Leptin resistance is at least in part caused by impaired leptin signaling in the hypothalamus, including the POMC neurons [5, 52, 53]. To further examine whether PNE enhanced hypothalamic leptin signaling, we determined STAT3 phosphorylation (P-STAT3) in hypothalamic arcuate neurons 30 min after leptin i.p. injection. P-STAT3 immunoreactivity was assessed using a rabbit monoclonal (Fig. 4c) or a mouse monoclonal antibody recognizing STAT3 Tyr705 phosphorylation (Fig. 4d). P-STAT3 immunoreactivity was detected mainly in the hypothalamic arcuate nucleus (ARC) and to a minor extent in the ventromedial hypothalamic nucleus (VMH). Vehicle-injected offspring showed no P-STAT3 immunoreactivity in ARC and VMH consistent with previous observations [54, 55]. Leptin-injected PNE offspring showed a higher number of P-STAT3 positive arcuate neurons (mouse monoclonal P-STAT3 antibody: 31.1 ± 3.4/section versus 8.02 ± 3.01/section, n = 3, t4 = 5.1, p = 0.007, t test; rabbit monoclonal P-STAT3 antibody: 34.5 ± 1.3/section versus 13.7 ± 5.6/section, n = 3, t4 = 3.66, p = 0.02, t test) and tended to have a higher number of P-STAT3 positive POMC neurons (9.8 ± 3.4/section versus 3.02 ± 1.6/section, n = 3, t4 = 1.8, p = 0.14, t test) than leptin-injected control offspring (Fig. 4e, f, g). In PNE offspring, P-STAT3 reactivity was almost exclusively detected in the cell nuclei (Fig. 4c, d). In control offspring, P-STAT3 reactive nuclei were less intensely stained (Fig. 4c, d) and many cells with cytoplasmic P-STAT3 staining were detected in contrast to PNE offspring (Fig. 4c). These findings suggest that PNE offspring respond faster to leptin-induced cytoplasmic-nuclear translocation of P-STAT3 and are consistent with enhanced hypothalamic leptin-signaling in PNE offspring.

Leptin stimulates P-STAT3 mediated transcription of POMC. To further determine the long-term effects of PNE on leptin signaling, we determined the levels of hypothalamic POMC mRNA at the end of the 16-week diet. PNE moderately increased POMC mRNA of adult male offspring under HFD but not under STD conditions (F1,28 = 6.7, p = 0.015 by two-way ANOVA; p < 0.05 by Bonferroni post-test) (Fig. 4b) consistent with enhanced leptin-melanocortin signaling.

Characterization of the coding and long non-coding transcriptome of hypothalamic POMC neurons

Hypothalamic POMC neurons were isolated by laser microdissection from six prenatally nicotine-exposed and five non-exposed, STD-fed adult male offspring expressing the enhanced green fluorescent protein in POMC neurons [40]. A range of 400–600 POMC neurons were isolated from each mouse brain. Strand-specific RNA-seq libraries were generated from these POMC neurons. A selective priming method during first strand cDNA synthesis minimized reverse transcription of ribosomal RNA (rRNA) sequences. Libraries were paired-end sequenced on Illumina’s HiSeq2000 sequencer. Read-pairs were aligned to the mouse reference mm10 genome using STAR [41]. Only read-pairs aligning to a unique site of the mouse genome with less than two mismatches were used for analysis. Aligned read-pairs were run through HTSeq against the GENCODE reference gtf file vM4 for determination of read-pair counts by genes under consideration of DNA strand specificity [42]. Expression of a gene was normalized by dividing the number of read-pairs mapped to its exons by the number of read-pairs mapped to the reference genome. The resulting value was expressed in counts per million (CPM). Individual expression levels of alternative transcript variants were not quantified. For all analyses, only genes with average expression values across all samples > 1 CPM were considered. Three expression calculators in edgeR [43], DESeq [44], and baySeq [45] determined differential gene expression. The intersection of differentially expressed features across these three calculators yielded the final list of differentially expressed genes.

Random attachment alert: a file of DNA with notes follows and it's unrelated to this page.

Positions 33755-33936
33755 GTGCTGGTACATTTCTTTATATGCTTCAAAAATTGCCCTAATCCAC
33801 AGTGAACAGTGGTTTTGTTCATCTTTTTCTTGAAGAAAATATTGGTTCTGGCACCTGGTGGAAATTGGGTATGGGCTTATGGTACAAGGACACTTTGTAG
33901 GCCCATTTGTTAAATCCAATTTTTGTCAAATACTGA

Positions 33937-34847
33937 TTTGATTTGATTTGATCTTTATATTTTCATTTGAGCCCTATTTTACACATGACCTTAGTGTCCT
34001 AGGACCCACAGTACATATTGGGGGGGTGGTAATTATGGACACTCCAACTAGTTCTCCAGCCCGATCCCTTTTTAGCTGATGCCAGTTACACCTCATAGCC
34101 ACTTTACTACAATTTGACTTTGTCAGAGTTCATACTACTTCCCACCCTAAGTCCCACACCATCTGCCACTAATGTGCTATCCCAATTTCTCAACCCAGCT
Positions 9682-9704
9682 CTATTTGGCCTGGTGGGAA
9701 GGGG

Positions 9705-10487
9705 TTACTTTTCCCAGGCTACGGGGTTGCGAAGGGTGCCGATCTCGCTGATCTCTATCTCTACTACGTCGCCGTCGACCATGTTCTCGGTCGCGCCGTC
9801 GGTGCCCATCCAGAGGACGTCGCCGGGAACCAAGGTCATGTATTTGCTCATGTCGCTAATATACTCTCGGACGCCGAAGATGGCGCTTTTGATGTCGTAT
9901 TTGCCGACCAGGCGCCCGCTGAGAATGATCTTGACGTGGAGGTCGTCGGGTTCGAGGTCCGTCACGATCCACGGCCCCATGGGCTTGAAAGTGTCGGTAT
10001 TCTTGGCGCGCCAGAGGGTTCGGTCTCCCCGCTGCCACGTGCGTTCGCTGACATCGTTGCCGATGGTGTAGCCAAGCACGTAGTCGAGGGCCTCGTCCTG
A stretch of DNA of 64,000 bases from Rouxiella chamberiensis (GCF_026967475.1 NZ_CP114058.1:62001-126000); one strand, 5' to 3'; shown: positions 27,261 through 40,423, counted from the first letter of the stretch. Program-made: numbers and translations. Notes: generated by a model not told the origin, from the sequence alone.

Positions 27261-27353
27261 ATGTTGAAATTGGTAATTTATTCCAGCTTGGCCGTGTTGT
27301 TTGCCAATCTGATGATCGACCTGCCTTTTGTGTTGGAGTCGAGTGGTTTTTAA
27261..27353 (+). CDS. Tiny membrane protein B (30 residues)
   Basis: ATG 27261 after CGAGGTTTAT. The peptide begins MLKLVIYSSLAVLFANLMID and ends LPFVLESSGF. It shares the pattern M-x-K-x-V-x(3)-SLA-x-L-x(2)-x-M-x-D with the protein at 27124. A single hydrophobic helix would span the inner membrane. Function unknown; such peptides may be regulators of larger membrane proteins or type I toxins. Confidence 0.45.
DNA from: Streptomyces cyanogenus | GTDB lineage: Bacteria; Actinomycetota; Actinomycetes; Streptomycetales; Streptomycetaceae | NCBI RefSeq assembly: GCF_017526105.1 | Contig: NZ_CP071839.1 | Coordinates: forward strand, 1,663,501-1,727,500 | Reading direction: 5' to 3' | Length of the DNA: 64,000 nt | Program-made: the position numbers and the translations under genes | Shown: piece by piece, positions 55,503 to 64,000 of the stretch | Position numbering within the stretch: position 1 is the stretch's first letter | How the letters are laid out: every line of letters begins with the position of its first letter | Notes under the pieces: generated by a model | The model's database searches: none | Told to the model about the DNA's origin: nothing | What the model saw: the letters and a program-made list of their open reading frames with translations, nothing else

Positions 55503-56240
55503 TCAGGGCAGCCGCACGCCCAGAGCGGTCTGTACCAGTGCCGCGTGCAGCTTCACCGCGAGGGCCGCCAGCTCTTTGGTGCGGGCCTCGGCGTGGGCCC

Each library yielded on average 42.9 million read-pairs passing Illumina’s quality control filters (PNE: 46.3 million; control: 38.8 million). On average, 30 million or 70.5 % read-pairs per library were aligned to unique sites of the reference genome (PNE: 32.7 million or 71.3 %; Control: 26.8 million or 69.4 %) (Table 2). Read-pairs mapped to 16,014 genes with average expression levels > 1 CPM (Additional file 1: Table S1). Of these, 13,539 (84.5 %) were protein-coding genes, 1708 (10.7 %) were ncRNA genes, and 767 (4.8 %) were pseudogenes (Fig. 5a). NcRNA genes comprised 1124 (65.8 %) lncRNA genes, 265 (15.5 %) short ncRNA genes, and 319 (18.7 %) processed transcripts (Fig. 5b). Mapped lncRNA genes comprised 509 (45.3 %) lincRNA genes, 551 (49 %) antisense RNA genes, 59 (5.2 %) sense-intronic RNA genes, four (0.4 %) sense-overlapping RNA genes, and one (0.1 %) 3′-overlapping ncRNA gene (Fig. 5c). Mapped short ncRNA genes were composed of 116 (43.8 %) microRNA (miRNA) genes, 81 (30.6 %) small nucleolar RNA (snoRNAs) genes, 20 (7.5 %) small nuclear RNA (snRNA) genes, ten (3.8 %) rRNA genes, and 38 (14.3 %) miscellaneous RNA (miscRNA) genes (Fig. 5d). The fraction of expressed short ncRNA genes is likely underestimated because the RNA isolation procedure excluded RNAs smaller than 100 nucleotides. Antisense RNA genes expressed at levels > 1 CPM were almost exclusively non-coding (551 or 99.8 %) and overlapped 529 (87.4 %) protein-coding genes, 61 (10.1 %) ncRNA genes, and 15 (2.5 %) pseudogenes (Fig. 5f).